Though the subject of the study claimed he had been “living on light” for two years, researchers observed several physiological changes during his closely monitored, 10-day fast, including:
In other words, the man was lying about or at least exaggerating his prior fasting, and when he did go completely without food, his health started to quickly decline.
A broader review of the evidence from an independent researcher out of Berlin assessed the validity of claims made by 38 breatharians in a search for “anomalous results”, that is, proof that this method may actually be sustainable.
Of the 38 cases, ten were found to be outright fraudulent, and seventeen were dismissed due to study design and reporting issues, but eleven cases were found to provide “seemingly anomalous” results, i.e., evidence that the claimants were adapting to starvation.
The author came to the conclusion that, even in anomalous cases, there are still too many opportunities for bias and deception, and that more research is therefore needed to make a fair assessment.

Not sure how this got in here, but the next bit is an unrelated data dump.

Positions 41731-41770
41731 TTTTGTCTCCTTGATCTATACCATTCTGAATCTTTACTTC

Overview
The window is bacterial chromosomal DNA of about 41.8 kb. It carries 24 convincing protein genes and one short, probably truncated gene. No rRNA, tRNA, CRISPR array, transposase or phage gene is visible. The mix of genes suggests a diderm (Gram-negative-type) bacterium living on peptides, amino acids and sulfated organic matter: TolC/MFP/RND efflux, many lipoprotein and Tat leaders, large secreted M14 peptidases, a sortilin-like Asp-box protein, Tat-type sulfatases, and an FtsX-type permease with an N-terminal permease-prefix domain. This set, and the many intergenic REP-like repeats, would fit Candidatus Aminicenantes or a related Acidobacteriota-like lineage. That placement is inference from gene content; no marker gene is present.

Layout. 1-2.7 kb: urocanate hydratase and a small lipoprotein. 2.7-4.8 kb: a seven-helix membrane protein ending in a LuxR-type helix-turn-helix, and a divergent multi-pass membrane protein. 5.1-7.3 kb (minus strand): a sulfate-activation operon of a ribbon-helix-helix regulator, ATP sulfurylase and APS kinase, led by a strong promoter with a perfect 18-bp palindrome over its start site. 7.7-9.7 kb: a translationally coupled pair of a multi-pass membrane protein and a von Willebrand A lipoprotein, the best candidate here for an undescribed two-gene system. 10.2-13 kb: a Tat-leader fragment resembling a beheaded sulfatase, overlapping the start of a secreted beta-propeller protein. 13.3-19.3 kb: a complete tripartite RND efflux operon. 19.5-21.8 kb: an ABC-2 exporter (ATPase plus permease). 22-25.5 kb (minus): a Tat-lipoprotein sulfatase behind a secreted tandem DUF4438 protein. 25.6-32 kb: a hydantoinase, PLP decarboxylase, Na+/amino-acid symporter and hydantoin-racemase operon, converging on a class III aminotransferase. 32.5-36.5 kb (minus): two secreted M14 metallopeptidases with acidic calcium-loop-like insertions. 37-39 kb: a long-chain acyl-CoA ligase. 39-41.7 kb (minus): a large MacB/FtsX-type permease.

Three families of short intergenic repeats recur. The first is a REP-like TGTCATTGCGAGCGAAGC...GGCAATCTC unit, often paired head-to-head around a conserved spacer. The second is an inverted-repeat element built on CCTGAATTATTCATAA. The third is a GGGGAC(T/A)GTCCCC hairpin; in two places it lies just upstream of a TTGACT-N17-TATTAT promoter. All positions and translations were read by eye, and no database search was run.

The fact that 10 claimants lied about their fasts, however, implies people are still profiting from breatharianism.
Almost every investigation into breatharianism has revealed fraudulent claims by adherents, and those that didn’t were inconclusive. There is no solid proof of any adherent surviving this way.
In light of the research, here’s the largest possible concession we can make: It appears that some people may be more adaptable to temporary starvation than others.
Going completely without food, however, is a self-imposed death sentence.
Humans need food to survive—the end.
Thankfully, a more forgiving offshoot of breatharianism has begun to emerge in recent years.
Some breatharians couldn’t care less whether they or their followers eat regular food or not.
They still believe in pranic nourishment, but they don’t insist on forsaking conventional means of sustenance.
The Rigveda itself has the answer: “One should eat nutritious food and exercise regularly to have sound health. Virtuous deeds performed with intelligence shall naturally bring good wealth.”
by: TNI Editorial Team | Read Time: 4 minutes